This technical information has been contributed by
Industrial Molds, Inc.
How One Moldmaker Uses Automation to Create Value for Customers
Dennis Nord (right), production supervisor for Industrial Molds, discusses a part with Jeff Noud, a machinist at the company.
Photo courtesy of Industrial Molds Group.
Automation has changed the face of manufacturing in many ways that have made companies more competitive, made products more cost effective, and opened up opportunities for employees to learn new skills. The threat that automation would eliminate the need for a human workforce has not come to pass. What has been realized is greater efficiencies, greater speed, and greater competitiveness.
For the past 10 years, Rockford, Ill.-based Industrial Molds, Inc., has invested heavily in automating the mold manufacturing process. These investments include significant spending on equipment, technology, people, and training. Of key importance to their automation is the system integrator. Because Industrial Molds was one of the first companies to apply this system for building molds, trial and error was the main method used to dial in processes.
“We really didn’t have anyone to go to for help,” said Tim Peterson, vice president and second-generation owner. “It had never been done on such a large scale in our industry, so we just had to learn on the fly. It was painful at times, but doing it the hard way gave us a clear understanding of every process, and has made us a leader in our field. I’m confident in saying that we are one of the most automated mold manufacturers in North America.
“All critical path operations are covered by automation,” Peterson stated. “This includes high speed machining, carbon cutting, and sinker EDM operations. Currently, about half our machines are part of automated cells and more than 80percent of all work will pass through one of these cells during the manufacturing process.”
Lights-out machining at night and on weekends has been a huge benefit to Industrial Molds. The company operates one shift instead of two or three. “The way we’ve integrated the automation gives us the ability to be more flexible with our manufacturing,” says Peterson. “We do core and cavity work unattended, which speeds up the time it takes to make large, multi-cavity molds. In addition, the processes we’ve put in place to fully leverage our automation have also dramatically improved the quality and consistency of our work. The end result is cavity-to-cavity precision that meets the needs of our customers.”
Determining the Best Equipment for Automating
Dennis Nord, production supervisor for Industrial Molds, notes that automating a mold manufacturing production floor requires evaluating the benefits that are expected from the investment.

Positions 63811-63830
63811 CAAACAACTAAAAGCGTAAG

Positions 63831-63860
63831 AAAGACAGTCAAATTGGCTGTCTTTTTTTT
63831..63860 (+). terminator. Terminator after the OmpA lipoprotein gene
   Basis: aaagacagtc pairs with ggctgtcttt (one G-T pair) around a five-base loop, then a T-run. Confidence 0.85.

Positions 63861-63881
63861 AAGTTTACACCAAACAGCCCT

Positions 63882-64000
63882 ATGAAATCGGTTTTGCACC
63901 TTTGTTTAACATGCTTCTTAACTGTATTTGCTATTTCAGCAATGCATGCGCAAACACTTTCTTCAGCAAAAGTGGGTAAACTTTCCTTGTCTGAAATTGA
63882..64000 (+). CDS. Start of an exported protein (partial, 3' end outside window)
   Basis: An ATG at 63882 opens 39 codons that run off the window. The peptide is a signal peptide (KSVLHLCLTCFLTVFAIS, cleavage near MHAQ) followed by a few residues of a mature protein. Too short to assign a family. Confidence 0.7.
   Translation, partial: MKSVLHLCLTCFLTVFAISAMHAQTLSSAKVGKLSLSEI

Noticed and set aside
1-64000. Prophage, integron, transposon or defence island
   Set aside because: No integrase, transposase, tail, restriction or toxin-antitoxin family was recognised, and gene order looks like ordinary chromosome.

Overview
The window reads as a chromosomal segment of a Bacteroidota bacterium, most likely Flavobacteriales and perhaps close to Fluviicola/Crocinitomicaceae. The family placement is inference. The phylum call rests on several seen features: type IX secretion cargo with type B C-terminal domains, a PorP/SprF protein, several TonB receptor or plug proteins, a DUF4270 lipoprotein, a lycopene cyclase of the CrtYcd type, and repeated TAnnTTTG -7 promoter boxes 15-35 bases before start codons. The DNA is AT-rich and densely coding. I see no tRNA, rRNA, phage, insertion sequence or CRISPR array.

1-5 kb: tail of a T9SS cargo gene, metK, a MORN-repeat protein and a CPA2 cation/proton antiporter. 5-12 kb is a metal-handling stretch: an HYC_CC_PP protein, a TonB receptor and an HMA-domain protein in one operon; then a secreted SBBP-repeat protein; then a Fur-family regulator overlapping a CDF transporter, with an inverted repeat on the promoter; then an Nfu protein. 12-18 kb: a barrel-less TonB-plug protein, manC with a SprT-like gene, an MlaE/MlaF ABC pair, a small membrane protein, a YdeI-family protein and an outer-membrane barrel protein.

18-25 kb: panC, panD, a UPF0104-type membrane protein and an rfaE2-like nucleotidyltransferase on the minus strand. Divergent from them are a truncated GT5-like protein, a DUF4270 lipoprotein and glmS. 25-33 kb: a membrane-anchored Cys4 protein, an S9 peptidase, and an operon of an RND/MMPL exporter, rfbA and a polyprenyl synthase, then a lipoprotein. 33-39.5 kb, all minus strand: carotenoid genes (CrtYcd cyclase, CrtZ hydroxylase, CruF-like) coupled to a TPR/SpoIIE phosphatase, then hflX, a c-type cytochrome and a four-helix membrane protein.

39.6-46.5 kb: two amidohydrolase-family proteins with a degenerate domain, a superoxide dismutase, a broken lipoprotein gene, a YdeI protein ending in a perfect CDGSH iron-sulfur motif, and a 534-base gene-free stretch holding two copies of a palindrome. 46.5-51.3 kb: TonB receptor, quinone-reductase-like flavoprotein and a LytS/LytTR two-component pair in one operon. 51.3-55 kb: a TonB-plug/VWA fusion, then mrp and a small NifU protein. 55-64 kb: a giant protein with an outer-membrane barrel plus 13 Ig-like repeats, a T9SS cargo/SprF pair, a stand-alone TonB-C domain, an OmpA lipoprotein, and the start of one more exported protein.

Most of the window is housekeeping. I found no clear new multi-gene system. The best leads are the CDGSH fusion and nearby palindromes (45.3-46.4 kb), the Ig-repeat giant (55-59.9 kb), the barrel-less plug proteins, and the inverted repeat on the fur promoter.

“We started by defining how automation will help us manufacture molds better, faster, and more cost effectively,” he said. “Automation for us has become the ability to run lights out—even throughout the day—by not having an operator standing at the machine. We were also interested in creating a system that adds more space between each setup, which would give us more time to prepare for the next run.”
Determining the best equipment for automating the production process required Industrial Molds to look at different types of machines from different companies. For instance, Nord explains that when deciding on an EDM, they did a lot of test burning.
“We wanted to see which company builds a machine with a good process to do the extreme burns we do in our core and cavity work, and maintain the accuracy we need,” Nord said. “We had some extensive meetings with these different companies to determine which one could meet our needs. In the end, we turned to Agie Charmilles, which not only met our needs from a manufacturing standpoint, but also provided us with outstanding customer service.”
New Machines Equal More Capability
In the fall of 2014, Industrial Molds began an aggressive campaign to add equipment that would further improve the speed and quality of its work. “Customers are in need of mold manufactures who can not only meet their quality needs, but also their timing requirements, which seem to be more and more compressed,” stated Peterson. “So we made several capital purchases in the last 12 months that will put us in a position to be a valuable partner to those companies looking for both quality and speed.”
Dennis Nord was chosen to lead the project. “The management gave me a budget of $2,000,000 and the autonomy to look at things holistically,” said Nord. “So we not only purchased some fantastic, high-tech equipment, but we also made significant renovations to the building that made for a much better work flow.”
In addition to buying several pieces of replacement equipment, Industrial also made some key additions to its portfolio. One such addition was a Mikron HSM 400 ULP 5-axis electrode cutting machine, which was installed in the automated carbon cutting cell. This state-of-the-art cell now includes two 5-axis carbon cutting machines, connected to a robot with a silo that holds 220 electrodes, and can run lights out for long periods of time.
The company also installed an OKK HM 1000s horizontal mill with a 60-station tool changer and a tombstone loader that allows for on-the-fly changeover of work pieces. It will allow Industrial Molds to run jobs back-to-back and increase lights-out manufacturing in the mold base area. In the Wire EDM Department, the company added a Makino U32j machine with auto-threading capability.
“Auto threading is key for us,” said Nord. “We’re now able to thread through a port rather than anneal and stretch the wire to make it a smaller diameter.” Industrial also purchased two Makino U6 H.E.A.T. wire EDMs that will run much faster and use less wire. “It’s all about creating greater efficiencies,” added Nord. “That’s the mindset here at Industrial Molds. It’s an exciting place to work with new challenges every day.”